THE BLOG
08/15/2006 07:27 am ET Updated Dec 06, 2017

Little Green Footballs, Staged War Photos, and the Story the Press Won't Tell

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As Little Green Footballs, the right-wing warblog, continues to be toasted in the press for helping ferret out a Reuters news photo that was marginally altered to show a smoldering, bombed-out Beirut in the wake of a recent bombing, you might say that practice has made perfect for LGF. Practice, because this isn't the first time the website, which oozes disdain for Arabs and journalists (and most of all, Arab journalists), has gone to battle over staged wartime photographs. Obsessed with proving that all MSM reporting from Iraq and the Middle East is biased in favor of Islamic terrorists and therefore American news consumers aren't getting the 'truth' about either region, LGF has been at the center of an on-going crusade to de-legitimize the press. (Conservative media critics are out to destroy the press; liberal critics want to make it better, stronger.) To the warbloggers, journalists are terrorists. Or as one LGF headline put it, "The Media Are The Enemey."

Not surprisingly, that kind of press hatred has cloulded LGF's judement in the past. Back in 2004 and 2005 LGF helped lead the charge in accusing a local Associated Press photographer in Iraq of working in concert with Iraqi insurgents and staging the public assassination of a Baghdad election worker. The only problem for LGF was that allegation proved to be completely fictitious, not that LGF or any of the other right-wing online press-haters, such as Power Line and MichelleMalkin.com, ever copped to their delusional pursuit.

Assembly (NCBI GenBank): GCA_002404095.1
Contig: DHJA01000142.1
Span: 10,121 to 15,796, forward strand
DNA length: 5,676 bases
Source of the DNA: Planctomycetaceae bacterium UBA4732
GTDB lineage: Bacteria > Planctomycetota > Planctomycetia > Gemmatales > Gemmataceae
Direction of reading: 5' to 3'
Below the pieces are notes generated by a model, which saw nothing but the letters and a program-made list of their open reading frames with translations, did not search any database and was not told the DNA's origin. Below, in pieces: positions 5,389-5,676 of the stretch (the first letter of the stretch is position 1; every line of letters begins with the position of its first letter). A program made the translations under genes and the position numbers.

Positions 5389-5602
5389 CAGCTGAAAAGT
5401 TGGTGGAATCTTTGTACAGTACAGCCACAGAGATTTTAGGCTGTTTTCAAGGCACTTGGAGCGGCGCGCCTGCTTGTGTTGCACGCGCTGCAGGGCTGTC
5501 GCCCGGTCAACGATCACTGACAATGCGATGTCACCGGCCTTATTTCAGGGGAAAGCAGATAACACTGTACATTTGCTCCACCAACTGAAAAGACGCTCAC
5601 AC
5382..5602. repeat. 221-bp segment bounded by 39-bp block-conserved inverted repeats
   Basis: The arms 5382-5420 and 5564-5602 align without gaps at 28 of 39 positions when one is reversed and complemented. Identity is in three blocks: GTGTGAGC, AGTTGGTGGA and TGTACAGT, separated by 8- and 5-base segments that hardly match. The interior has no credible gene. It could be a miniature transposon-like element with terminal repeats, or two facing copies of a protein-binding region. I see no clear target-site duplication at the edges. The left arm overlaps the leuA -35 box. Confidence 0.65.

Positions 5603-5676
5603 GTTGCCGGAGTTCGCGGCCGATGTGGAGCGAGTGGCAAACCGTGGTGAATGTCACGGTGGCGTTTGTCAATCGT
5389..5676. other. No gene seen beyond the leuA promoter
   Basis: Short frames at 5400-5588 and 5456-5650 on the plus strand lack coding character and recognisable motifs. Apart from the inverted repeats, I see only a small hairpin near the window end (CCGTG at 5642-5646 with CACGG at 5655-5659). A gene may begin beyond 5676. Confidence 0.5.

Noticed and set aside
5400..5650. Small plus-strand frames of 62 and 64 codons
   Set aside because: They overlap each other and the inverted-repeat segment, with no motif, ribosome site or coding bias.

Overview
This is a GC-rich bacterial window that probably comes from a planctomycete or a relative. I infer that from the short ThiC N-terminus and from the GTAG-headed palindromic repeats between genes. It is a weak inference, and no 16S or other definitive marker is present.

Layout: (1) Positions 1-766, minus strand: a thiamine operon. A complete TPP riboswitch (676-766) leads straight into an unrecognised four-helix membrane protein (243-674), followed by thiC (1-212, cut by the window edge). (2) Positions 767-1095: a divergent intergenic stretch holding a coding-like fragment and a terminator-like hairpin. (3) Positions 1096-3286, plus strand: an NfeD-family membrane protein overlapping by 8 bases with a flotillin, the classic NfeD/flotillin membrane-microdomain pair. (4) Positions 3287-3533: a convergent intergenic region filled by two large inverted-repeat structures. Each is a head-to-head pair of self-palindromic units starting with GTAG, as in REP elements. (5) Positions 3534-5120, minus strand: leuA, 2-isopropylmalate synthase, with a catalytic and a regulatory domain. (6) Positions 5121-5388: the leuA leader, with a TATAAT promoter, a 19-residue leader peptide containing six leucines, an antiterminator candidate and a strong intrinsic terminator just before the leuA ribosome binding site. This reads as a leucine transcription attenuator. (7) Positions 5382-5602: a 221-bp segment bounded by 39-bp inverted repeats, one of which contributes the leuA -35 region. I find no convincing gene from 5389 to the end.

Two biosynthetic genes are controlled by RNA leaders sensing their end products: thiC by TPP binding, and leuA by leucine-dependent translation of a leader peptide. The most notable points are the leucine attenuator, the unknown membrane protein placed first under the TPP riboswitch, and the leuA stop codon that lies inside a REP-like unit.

Yet for some reason today when media outlets rush to honor LGF for its dogged investigative ways, reporters refuses to highlight some of LGF's previous, less successful jihads against the press. The omission seems to reflect the MSM's long-standing gentleman's agreement when it comes to covering the right-wing blogs; their occasional 'scoops' are celebrated, but their day-to-day conspiracy theories, along with their unapologetic hatred, are politely ignored for fear of further upsetting the angry warblogs.

Here's a closer look at earlier LGF attempts to uncover staged wartime photographs. From my book, "Lapdogs: How the Press Rolled Over for Bush":

Take, as just one example, their December 2004 crusade against the Associated Press after one of its freelance photographers in Baghdad snapped dramatic pictures of Iraqi election workers being executed by insurgents in broad day light amid stopped traffic on Haifi Street. Going on nothing more than an angry, anti-media hunch--the photos were a jarring reminder of how badly the U.S.-led reconstruction of Iraq was going--the bloggers, anointing themselves experts in wartime photojournalism, concluded the AP freelancer could only have captured the images if he'd been tipped off by terrorists who wanted the executions publicized. Read: The AP was in bed with terrorists. As Malkin put it, the bloggers were "raising troubling questions" about the photographs. And their questions for the AP regarding the Haifa Street photos were: